There’s been such a steady murmur of anticipation about this album that I simply couldn’t ignore it like I had the past couple In Flames albums. Of course the single that started all this chatter, “State of Slow Decay”, was released way the hell back in summer of 2022, and it’s undeniably Gothenburg-ish, At the Gates-ian trademark riff sequences got everyone’s attention and had metalheads all over nudging their friends to ask, “Have you heard the new In Flames?”. But I was cautious, refusing to listen to the single itself, but reading opinions from people who had and reading comments online here and there. When a couple months later they released the second single from the album, “The Great Deceiver”, this low grade buzz became audibly louder, and I felt myself digging in harder, because I wasn’t about to let this band make a fool of me like they had for years and years straight when I’d eagerly buy each new album in the post-Reroute to Remain era hoping that it would be the one where the band would turn things around (for the record, I stopped after 2011’s Sounds of a Playground Fading… god that album title, yeeesh).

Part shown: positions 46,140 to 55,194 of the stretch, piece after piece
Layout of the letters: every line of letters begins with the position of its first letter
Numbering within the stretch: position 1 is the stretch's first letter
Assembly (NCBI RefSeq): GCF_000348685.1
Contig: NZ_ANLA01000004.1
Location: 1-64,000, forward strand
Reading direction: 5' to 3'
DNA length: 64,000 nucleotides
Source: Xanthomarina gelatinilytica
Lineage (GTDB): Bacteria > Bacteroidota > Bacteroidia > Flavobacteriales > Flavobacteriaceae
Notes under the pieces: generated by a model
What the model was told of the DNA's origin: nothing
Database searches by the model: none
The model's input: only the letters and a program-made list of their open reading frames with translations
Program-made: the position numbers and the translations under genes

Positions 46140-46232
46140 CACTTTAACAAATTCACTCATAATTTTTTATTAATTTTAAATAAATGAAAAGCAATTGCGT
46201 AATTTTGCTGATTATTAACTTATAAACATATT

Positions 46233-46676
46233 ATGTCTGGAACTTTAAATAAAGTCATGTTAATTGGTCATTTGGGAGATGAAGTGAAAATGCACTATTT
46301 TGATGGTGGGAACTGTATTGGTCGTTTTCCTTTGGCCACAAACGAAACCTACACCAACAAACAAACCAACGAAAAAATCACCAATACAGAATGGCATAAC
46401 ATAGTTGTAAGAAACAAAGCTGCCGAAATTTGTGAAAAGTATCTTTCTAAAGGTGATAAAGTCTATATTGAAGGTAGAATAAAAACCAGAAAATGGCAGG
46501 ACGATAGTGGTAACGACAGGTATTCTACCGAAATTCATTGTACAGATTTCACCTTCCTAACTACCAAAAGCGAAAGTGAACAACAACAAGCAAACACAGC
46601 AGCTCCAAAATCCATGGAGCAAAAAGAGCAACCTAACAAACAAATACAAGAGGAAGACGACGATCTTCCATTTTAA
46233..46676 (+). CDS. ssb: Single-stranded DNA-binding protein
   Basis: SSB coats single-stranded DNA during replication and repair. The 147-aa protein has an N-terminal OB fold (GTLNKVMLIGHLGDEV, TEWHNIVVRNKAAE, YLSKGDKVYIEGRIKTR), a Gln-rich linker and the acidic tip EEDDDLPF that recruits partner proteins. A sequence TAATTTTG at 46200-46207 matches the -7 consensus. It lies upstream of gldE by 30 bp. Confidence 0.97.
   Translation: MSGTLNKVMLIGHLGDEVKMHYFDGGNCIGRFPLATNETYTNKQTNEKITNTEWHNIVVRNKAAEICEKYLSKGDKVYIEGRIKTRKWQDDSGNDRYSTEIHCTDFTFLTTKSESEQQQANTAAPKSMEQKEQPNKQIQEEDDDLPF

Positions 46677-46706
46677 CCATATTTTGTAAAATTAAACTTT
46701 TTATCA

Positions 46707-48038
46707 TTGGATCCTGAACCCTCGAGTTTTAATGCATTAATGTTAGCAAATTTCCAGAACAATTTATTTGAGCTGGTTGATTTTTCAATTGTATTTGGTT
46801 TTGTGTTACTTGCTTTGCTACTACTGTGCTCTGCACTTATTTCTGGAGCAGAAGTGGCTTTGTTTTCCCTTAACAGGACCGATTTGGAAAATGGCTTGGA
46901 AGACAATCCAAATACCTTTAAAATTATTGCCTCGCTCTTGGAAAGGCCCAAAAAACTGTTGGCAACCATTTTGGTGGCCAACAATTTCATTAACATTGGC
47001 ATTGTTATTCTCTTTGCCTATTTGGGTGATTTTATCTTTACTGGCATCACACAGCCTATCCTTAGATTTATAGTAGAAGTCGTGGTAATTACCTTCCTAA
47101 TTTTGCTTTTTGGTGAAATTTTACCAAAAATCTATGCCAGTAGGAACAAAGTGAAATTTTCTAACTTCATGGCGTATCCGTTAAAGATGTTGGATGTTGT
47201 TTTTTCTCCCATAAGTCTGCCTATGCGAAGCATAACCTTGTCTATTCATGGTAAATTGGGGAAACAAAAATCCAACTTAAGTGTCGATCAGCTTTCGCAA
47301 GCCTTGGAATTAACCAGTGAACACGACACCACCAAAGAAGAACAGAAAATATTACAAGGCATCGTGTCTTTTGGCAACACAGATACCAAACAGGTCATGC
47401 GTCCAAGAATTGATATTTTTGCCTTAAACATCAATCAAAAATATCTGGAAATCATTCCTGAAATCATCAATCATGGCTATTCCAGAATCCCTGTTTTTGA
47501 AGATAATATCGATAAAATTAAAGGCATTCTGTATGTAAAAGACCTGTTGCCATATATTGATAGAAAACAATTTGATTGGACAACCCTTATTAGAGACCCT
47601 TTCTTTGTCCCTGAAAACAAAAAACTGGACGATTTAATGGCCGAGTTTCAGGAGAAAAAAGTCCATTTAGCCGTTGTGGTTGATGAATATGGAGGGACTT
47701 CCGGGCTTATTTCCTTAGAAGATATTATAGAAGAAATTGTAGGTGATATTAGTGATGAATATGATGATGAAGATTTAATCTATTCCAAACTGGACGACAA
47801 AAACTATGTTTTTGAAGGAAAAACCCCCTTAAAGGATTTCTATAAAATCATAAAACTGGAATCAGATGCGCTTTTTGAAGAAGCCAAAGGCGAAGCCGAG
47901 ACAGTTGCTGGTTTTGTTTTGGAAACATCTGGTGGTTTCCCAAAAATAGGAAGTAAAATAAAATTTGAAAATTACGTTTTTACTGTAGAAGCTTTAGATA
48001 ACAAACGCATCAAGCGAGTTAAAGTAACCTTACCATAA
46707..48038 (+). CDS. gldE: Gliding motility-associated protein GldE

Recently however, I gave into curiosity as the album release drew nearer and listened to both of the initial singles one night (they went on to release three more in between then and release day… dudes, that’s about half the album, a bit much no?). I was reticent about sharing my opinion on them until I heard the album as a whole but I had to admit that I understood why folks were either intrigued and even a little hopeful. Hell even the album art was suggestive, far more metal-esque than anything they’ve slapped on an album jacket since I dunno, are going back as far as Colony here? Why am I being so cagey about this dumb album you wonder? Because at one point, In Flames really meant a whole heck of a lot to me, I discovered them a few months after Clayman was released and within a couple weeks had already acquired the entirety of their back catalog and would spend the next year obsessing over them and anything else coming out of Gothenburg past and present. The pinnacle was seeing In Flames do a headlining gig that December, a tale I detailed in an autobiographical piece a few years ago. Their music helped me through a rough time and I was incredibly attached to those first five albums, so I gave them a lengthy benefit of doubt when it came to future output, even though it mostly left a bad taste in my mouth.